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Detailed Book Review
Bonneville Stories         
Bonneville Stories
By Mark Doyon
ISBN: 978-1-929763-09-2
Price: $12.95
Shipping: $4.00
In the fictional town of Bonneville, good people lose limbs, fight lightning, and slip into sinkholes. They pitch over bicycles, tumble off ladders, and expire without warning. They spin the wheel and take their chances.

It's all in a day's work.

Some blame God, others blame kismet, and still others rail against random happenstance. All told, maybe there are no accidents. With Bonneville Stories, Mark Doyon delivers ten compelling tales of fate and the freedom to choose.

Echoing the wondrous oddity in the works of Roald Dahl, Ray Bradbury, and Donald Barthelme, Doyon's stories explore a quirky milieu evocative of the novels of Kurt Vonnegut and Frederick Exley, and of the television shows Twin Peaks and The Twilight Zone.

Mark Doyon, a fiction writer and musician with the rock bands Wampeters and Arms of Kismet, grew up in Fairfax County, Va., a stone's throw from Bonneville and the Shenandoah Valley.

Bonneville Stories is also available as an ebook on Amazon.com for the Kindle.

Book Review Details:
Reviewed Appeared In: Absinthe Literary Review
Reviewed By: CAW
Text Of Review:

At first, one is tempted to classify the stories in Mark Doyon's collection Bonneville Stories as quirky, but upon reflection and full consideration of the material therein, the word "real" seems more appropriate. While the characters often display quirky habits and qualities, there is little doubt that these are the same run-of-the-mill people you would see every day if you walked through Bonneville in the Shenandoah Valley (or through any of the thousands of smaller towns across the nation). There's the disgraced ex-mayor, who returns to the area to start an after-hours speakeasy, only to be confronted by a stoic victim of his failed fireworks policy; there's the local boy swallowed by a sinkhole, eventually emerging to great notoriety, only to be forgotten and consumed by the greater morasses of adulthood and compulsive use of credit; there's a girl who loses her father to an errant radio-controlled model plane, and grows up to become violently obsessed with the unfairness of video poker machines; there's the 28-year-old male who stagnates in slothful passive retreat from reality (via early retirement in a senior citizens home), until a lurid video arrives that speaks of the value of action; and there are many others here, in various stages of epiphany or misfortune: a bible salesman killed by one of his own deluxe editions; a gardener who learns to divert his carnal instincts into a pure attentiveness to azaleas. Funny, heart-wrenching, pathetic. Doyon's characters breathe and muddle and gasp and sing in the hell that modern-day life can be to the unwary soul. Some roast in their own juices over a self-made inferno; some recognize the need for action in that crossroad moment and wriggle free; others, capable and deserving perhaps, get skewered by the fork of a questionable providence. There are no guarantees in Bonneville.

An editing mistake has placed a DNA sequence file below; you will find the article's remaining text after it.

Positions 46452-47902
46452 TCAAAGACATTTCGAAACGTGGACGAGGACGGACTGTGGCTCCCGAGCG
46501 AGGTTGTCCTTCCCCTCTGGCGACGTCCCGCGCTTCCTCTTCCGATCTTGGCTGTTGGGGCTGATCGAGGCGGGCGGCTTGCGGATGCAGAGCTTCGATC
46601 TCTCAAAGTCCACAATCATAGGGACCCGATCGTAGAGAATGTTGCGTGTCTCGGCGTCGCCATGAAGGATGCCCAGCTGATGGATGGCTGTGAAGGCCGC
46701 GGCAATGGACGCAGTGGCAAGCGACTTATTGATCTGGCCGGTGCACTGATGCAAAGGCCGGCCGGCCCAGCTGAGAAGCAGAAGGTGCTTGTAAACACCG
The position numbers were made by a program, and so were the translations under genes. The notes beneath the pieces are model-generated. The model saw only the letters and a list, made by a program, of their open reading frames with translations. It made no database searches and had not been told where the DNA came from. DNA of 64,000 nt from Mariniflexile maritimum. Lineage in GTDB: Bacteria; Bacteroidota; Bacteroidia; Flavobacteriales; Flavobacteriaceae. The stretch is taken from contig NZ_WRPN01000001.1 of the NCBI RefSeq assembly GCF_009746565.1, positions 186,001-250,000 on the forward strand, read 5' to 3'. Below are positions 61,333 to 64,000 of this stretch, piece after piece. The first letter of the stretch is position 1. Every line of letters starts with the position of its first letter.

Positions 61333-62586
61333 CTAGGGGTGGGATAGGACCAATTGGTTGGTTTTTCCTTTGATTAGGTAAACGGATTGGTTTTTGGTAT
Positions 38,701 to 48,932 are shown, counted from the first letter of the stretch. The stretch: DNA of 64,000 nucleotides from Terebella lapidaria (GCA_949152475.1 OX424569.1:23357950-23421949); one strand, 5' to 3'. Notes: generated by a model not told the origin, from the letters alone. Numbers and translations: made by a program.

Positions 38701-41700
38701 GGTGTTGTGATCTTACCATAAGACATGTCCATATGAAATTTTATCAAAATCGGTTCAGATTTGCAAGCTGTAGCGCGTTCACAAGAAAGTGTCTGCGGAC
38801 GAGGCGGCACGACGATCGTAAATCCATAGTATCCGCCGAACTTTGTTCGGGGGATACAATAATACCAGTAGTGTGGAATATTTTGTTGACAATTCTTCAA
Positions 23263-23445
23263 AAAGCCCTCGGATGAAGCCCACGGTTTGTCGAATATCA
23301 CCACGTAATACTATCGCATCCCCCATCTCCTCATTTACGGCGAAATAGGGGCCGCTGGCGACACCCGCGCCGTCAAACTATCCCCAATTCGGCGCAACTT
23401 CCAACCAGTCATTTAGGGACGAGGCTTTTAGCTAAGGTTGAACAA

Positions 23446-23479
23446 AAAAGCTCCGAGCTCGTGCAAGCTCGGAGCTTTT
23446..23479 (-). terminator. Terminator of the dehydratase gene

Doyon's skills as a storyteller are well-developed, and his text is marked by a clean incisive prose that shows little sign of affectation or device. There may be a tad more exposition than one would find in standard plot-oriented fiction, but the characterizations are so deft and germane that one flows over it without a blink or reservation. If the characters are quirky, it is because they have sprung from that quirky petri dish we call "life" no further clarification needed.

Our only quibble with the collection is that the first story and the last story are really two parts of one story. It probably would have been better had they indicated this in some more concrete way (same title perhaps, parts 1 and 2?) since it leaves the unschooled reader with the impression that Doyon does not round his stories to a satisfactory completion. He most assuredly does.

Perhaps the ruling theme in Bonneville Stories is one of desperation. Some of the Shenandoah locals make a brief sojourn through or past desperation, becoming more whole in the process, while others reside there, becoming monoliths stuck in a nearly existential paralysis of indecision and/or self-absorption. If Doyon has a moral point it's perhaps that, while there are no promises in this sphere, to stand still is to court the thunderbolt.

Bonneville is a brisk, fascinating read, and we recommend it without reservation.

Date Reviewed: Winter 2003
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